Robert B. Burchett, Sr -- my husband and our two children are your cousins.Myhusband was named for your grandfather, who was the oldest son of Sylvester Caplinger (born 1877 in Cedar Co, MO) and Syerena Perry (we think she was born in Meridian, TX in 1885).(Robert Caplinger had an older sister named Ollie, and Syl and Sy had 13 children altogether.)My husband's father was the youngest son of that family, JD.Robert and his wife (I remember Aunt Ina, myself.) were very special to JD because they used to take him home with them when they were first married and spoil him rotten. This was a real treat to a boy who was used to living in a one-room house with about 13 people in it!
JD died just last week (Oct 26, 2001), and I believe that only Aunt Mollie and Uncle Wilson (JW) survive him.(In all honesty, I cannot remember for sure if Aunt Nellie is still alive in California, but I don't think so.)Most of these Caplingers are buried in Gober, TX, near Bonham.Sylvester and Syerena are buried there, the first graves on the left as you enter the cemetery.Sylvester's parents are buried on a farm not too far from Gober.
I have names of the entire family of Sylvester Caplinger and Syerena Perry.They were married in 1898 in Fannin County, Texas.She was only 13 years old, and was an orphan; family tradition says she was being raised by an aunt and uncle -- possibly his name was JD Butler -- and that she was half Cherokee, but we have no documented proof for that.
Sylvester was the son of William Andrew (one source adds a "Jackson" after that) Caplinger, who was the son of Samuel Caplinger from Caplinger Mills, MO.William's wife was Julia Ford, and they married in Cedar County, MO in 867, if I remember correctly. William was born ca 1825, so I do NOT believe he is the son of Rebecca Maricle, who married our Samuel in 1827.Saying she is the mother of our William and his brother Samuel is a popular bit of misinformation that makes the rounds -- I disagree with it based on their birth dates and Rebecca Maricle's marriage record, which clearly shows 1827.We assume there was a first wife, but have not found her yet.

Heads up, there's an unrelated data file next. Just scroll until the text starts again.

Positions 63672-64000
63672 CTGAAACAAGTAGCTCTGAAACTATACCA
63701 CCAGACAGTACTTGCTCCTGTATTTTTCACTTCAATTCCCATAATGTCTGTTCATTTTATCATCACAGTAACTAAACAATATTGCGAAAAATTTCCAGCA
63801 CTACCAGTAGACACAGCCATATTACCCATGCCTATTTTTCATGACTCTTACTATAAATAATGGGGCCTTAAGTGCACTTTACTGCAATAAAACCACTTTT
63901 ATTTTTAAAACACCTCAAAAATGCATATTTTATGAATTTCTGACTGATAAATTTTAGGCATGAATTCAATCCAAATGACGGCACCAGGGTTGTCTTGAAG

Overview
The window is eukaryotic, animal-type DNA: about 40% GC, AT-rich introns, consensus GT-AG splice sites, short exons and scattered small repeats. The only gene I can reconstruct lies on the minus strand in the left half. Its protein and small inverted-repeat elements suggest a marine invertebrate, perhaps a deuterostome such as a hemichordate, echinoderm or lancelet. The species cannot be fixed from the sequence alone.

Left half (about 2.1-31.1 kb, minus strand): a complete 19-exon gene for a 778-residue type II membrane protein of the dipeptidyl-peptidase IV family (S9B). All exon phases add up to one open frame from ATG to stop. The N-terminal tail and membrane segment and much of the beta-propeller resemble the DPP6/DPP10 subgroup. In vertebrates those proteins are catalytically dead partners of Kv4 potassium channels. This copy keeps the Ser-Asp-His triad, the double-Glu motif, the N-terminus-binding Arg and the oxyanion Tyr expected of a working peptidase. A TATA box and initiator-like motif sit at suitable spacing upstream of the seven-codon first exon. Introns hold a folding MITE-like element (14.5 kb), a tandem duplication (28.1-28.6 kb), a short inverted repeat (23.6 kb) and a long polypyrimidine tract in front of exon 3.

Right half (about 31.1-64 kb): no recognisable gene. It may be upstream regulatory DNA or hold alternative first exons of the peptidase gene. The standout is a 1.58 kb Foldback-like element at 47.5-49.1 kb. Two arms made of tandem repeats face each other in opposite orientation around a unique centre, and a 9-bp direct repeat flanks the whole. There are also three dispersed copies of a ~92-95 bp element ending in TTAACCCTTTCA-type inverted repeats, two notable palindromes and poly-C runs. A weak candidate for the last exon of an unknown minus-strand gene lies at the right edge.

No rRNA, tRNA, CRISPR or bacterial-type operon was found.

Samuel started the mill in Caplinger Mills with a John Caplinger.We assume that this was his brother, but we have NO PROOF of that yet.We believe they are sons of John Caplinger and Barbara Reagor, and that they were from Wilson and/or Smith Counties in TN before they came to MO in 1842.Again, we have NO PROOF of this connection.There is at least one other Samuel Capinger in TN at that time, who married a Rebecca CARTER, and he is frequently confused with our Samuel.There are other John Caplingers in TN at that time -- and in KY, too -- so it is very confusing.
The ownership of the mill in Caplinger Mills, MO was in dispute throughout the 1850's -- descendants of John and Samuel fighting over ownership, as best we can tell.We went to Cedar County about 6 years ago to try to get to the packets of depositions for these court cases, but they would not let us have access to them and indicated that they were about to throw them away.WHAT A TRAGEDY if they did -- for the town of Caplinger Mills as well as for us!WE did not have time to try Dade County, which may have info, also.
The mill was burned during the Civil War by Shelby's Raiders in retaliation for a raid some Cedar County residents had made into a neighboring county that stayed pro-South.Cedar County was predominantly pro-Union, but, interestingly enough, our William's military records show that he belonged to Shelby's Raiders, although there is no evidence to indicate whether or not he was with the group that burned the mill.It's a mini-series in the making!
William and Julia moved from Caplinger Mills, MO to the Fannin/Hunt Counties area in north TX in 1880, when Sylvester was about 3 years old.I have the names of his siblings, also, if you would like them!
There are LOTS of Texas Caplingers, and not all of them are from William and Julia.Haven't figured out where the Collin County group came from, but I found some as orphans in McKinney on the 1880 Census.Gotta be related somehow!